4.  Refusal to put out (guys). In 2001, there was a time I was away on the road, driving truck to make us a living.  Pam was at a mutual friend's home when a guy "trapped" her in the hallway of the mobile home.  (This guy was a strongly built 6-footer who knew us and our friend.  Pam had asked my my opinion, and I'd warned her he was bad news--which I grasped instantly about him.)

    To make a long story short, she instantly solar-plex-punched him with a palm strike that knocked the wind out of him and slammed him against the other hall wall.  He didn't try again after that, fortunately.

    And all of the above (and much more) occurred WITHOUT Pam being single! 

    5.  Definitely insecurity.  Best example of this I can give was probably my 3rd wife.  She figured any female within reach, I was doing, and most likely a bunch she didn't know about. 

    Based on our experience (Pam's and mine) you're never going to be able to avoid those negative emotions flying at you from other (especially married) women.  If they can't find a real "reason" to think badly of you, they'll invent one. 

    Slaves hate a free woman.

  3. profile image0
    iamqweenbeeposted 8 years ago

    Ghost32,
    Thank you for your post. It was most definitely enlightening

  4. profile image0
    iamqweenbeeposted 8 years ago

    Davinagirl3,
    Thank you! I never thought about it that way

  5. Misha profile image74
    Mishaposted 8 years ago

    It's fear I think, the base of all "bad" emotions. They are afraid to lose their partners to you. No matter you don't provoke it in any way, fear is always irrational.smile

    Can't really give any advice on how to deal with it, without knowing you. smile

    1. profile image0
      iamqweenbeeposted 8 years agoin reply to this

      I deal with it by keeping to myself. I only greet when greeted to and keep going. I don't say anything to the partners because I don't want the women to think I am interested. I don't say anything to the women because of the comments. I only speak when spoken to.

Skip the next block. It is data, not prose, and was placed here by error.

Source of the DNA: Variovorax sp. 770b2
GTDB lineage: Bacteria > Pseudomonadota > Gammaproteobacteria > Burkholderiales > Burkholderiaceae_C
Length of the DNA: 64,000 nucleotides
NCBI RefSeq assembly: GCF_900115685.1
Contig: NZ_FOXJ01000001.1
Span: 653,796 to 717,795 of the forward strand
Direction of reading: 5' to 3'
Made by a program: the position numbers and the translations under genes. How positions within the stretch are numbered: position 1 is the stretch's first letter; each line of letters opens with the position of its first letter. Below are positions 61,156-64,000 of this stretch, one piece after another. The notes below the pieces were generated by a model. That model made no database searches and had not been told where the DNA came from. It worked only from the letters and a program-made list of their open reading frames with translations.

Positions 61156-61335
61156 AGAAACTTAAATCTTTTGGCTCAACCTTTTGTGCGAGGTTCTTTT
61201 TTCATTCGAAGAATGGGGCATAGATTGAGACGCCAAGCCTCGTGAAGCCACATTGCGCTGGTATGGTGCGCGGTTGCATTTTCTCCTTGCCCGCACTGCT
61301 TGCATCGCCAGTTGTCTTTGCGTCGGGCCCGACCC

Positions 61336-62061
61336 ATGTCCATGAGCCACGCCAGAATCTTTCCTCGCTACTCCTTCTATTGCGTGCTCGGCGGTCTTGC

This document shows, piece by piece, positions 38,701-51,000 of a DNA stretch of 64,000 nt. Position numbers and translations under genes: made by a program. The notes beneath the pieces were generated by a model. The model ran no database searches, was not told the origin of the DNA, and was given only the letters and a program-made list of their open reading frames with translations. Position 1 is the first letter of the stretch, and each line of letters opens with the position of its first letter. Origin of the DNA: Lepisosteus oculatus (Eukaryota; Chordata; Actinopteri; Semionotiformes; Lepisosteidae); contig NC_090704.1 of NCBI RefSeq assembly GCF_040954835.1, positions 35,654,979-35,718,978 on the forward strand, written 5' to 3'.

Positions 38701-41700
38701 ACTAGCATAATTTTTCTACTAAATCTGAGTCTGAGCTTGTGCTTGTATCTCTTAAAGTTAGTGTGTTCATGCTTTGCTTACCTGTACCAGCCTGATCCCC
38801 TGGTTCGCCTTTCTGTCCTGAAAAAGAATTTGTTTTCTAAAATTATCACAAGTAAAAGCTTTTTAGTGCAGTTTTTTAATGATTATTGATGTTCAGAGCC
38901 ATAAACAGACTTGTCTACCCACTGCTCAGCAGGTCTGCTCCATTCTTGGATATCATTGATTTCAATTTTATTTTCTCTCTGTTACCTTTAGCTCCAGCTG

Only other time I talk to them is when I am bringing goodies home from church. I share the goodies with my neighbors. My church might give the members a case of milk, a case of eggs, etc left over from a food bank. So, the church members get it so it won't go to waste. I bring it home and share with my neighbors. They don't seem to have a problem with getting the goodies. lol

  6. SweetiePie profile image84
    SweetiePieposted 8 years ago

    My situation is different, but in some groups I think people just never warm up to me because they could tell I was not as social as they are.  In my current apartment complex I really do not know any of my neighbors, and I am not sure what they do with their personal time to be honest.  We have these community events that are supposed to build spirit, but I usually just get my food and go.  I miss when I used to have friends in the complex, but they were usually just people I knew from work, etc.  Of course if I wanted to be social I could go to those community events, but I really just have not felt the inclination to do so.

  7. lrohner profile image81
    lrohnerposted 8 years ago

    I'm not sure that it's envy OR jealousy. I think quite often it's insecurity and fear. You're divorced and free to do what you please. You obviously seem secure in yourself and that freaks out insecure women, PARTICULARLY insecure women with hubbies/boyfriends. And I would bet my last dollar that those guys know that if they even look at you, they will face hell from their spouses/girlfriends.

    I faced a whole lot of this when I lived in Florida. (I was divorced then, and an empty nester just now.) I moved to Connecticut and things got better. Not perfect, but better.

    Screw'em all. Enjoy your new-found freedom!

    1. profile image0
      fierycjposted 8 years agoin reply to this

      Ha ha, that's my Irohner.

    2. profile image0
      iamqweenbeeposted 8 years agoin reply to this

      Thanks. lol

  8. feeweewv profile image60
    feeweewvposted 8 years ago

    I think it is a little of both, envy and insecurity...  It is how we work.  I don't believe we even realize to what extent our behaviors are carried.

 
working